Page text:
Table of Contents
How do Kant and Hume differ?
Kant and Hume on Morality. … Hume's method of moral philosophy is experimental and empirical; Kant emphasizes the necessity of grounding morality in a priori principles. Hume says that reason is properly a “slave to the passions,” while Kant bases morality in his conception of a reason that is practical in itself.
What is Kant’s moral theory?
Kant's theory is an example of a deontological moral theory–according to these theories, the rightness or wrongness of actions does not depend on their consequences but on whether they fulfill our duty. Kant believed that there was a supreme principle of morality, and he referred to it as The Categorical Imperative.
What is Hume’s theory of causation?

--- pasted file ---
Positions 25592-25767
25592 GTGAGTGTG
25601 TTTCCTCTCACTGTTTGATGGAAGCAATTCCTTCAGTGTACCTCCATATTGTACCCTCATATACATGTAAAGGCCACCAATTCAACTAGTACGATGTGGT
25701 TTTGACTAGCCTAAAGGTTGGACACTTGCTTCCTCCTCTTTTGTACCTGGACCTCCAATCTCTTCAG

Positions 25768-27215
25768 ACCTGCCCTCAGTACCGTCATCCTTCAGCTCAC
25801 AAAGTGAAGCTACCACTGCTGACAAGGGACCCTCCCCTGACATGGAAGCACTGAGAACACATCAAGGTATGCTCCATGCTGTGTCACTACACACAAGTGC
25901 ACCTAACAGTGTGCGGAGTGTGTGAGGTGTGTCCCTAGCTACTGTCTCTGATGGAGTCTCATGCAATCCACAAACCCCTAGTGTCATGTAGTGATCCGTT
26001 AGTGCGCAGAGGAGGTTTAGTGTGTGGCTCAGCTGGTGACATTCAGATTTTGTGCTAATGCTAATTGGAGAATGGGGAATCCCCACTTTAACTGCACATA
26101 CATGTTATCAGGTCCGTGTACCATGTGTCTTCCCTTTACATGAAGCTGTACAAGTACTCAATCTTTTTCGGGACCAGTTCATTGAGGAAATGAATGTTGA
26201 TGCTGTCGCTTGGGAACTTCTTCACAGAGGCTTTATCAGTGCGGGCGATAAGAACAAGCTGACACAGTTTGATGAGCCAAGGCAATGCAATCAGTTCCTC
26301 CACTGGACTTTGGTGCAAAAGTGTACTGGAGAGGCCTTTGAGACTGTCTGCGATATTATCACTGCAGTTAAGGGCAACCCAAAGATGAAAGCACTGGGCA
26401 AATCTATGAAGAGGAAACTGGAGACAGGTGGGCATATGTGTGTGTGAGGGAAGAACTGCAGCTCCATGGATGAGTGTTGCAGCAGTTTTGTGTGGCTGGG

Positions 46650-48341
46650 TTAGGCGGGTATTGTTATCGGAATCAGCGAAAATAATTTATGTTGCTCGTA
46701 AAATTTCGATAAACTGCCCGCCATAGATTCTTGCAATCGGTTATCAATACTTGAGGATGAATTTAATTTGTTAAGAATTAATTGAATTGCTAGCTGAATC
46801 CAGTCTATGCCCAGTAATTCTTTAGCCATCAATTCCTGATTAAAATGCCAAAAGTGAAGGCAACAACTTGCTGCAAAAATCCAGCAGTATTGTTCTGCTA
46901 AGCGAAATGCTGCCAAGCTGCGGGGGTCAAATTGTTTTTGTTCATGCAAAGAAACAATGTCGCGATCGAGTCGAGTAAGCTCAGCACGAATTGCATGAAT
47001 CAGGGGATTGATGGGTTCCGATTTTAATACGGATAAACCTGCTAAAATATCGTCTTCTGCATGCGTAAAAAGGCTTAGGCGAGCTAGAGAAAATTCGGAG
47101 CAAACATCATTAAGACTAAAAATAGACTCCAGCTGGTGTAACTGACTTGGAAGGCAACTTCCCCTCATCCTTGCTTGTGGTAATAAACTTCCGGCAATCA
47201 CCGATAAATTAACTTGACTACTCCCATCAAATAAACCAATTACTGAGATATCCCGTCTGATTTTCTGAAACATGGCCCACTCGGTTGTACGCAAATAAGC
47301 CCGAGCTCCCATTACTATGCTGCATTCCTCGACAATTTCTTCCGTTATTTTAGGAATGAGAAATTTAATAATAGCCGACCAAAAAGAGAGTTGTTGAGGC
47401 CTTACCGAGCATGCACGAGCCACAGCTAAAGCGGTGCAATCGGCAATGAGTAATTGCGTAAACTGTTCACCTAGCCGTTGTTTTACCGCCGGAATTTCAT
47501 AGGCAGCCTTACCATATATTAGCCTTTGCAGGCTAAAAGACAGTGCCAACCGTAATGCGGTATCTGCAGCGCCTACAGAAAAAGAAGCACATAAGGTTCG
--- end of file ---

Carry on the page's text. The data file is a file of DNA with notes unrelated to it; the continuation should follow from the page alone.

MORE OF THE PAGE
By so placing causation within Hume's system, we arrive at a first approximation of cause and effect. Causation is a relation between objects that we employ in our reasoning in order to yield less than demonstrative knowledge of the world beyond our immediate impressions.
What is a hypothetical imperative According to Kant?
In ethics: Kant. …based on his distinction between hypothetical and categorical imperatives. He called any action based on desires a hypothetical imperative, meaning by this that it is a command of reason that applies only if one desires the goal in question. For example, “Be honest, so that people will think well of…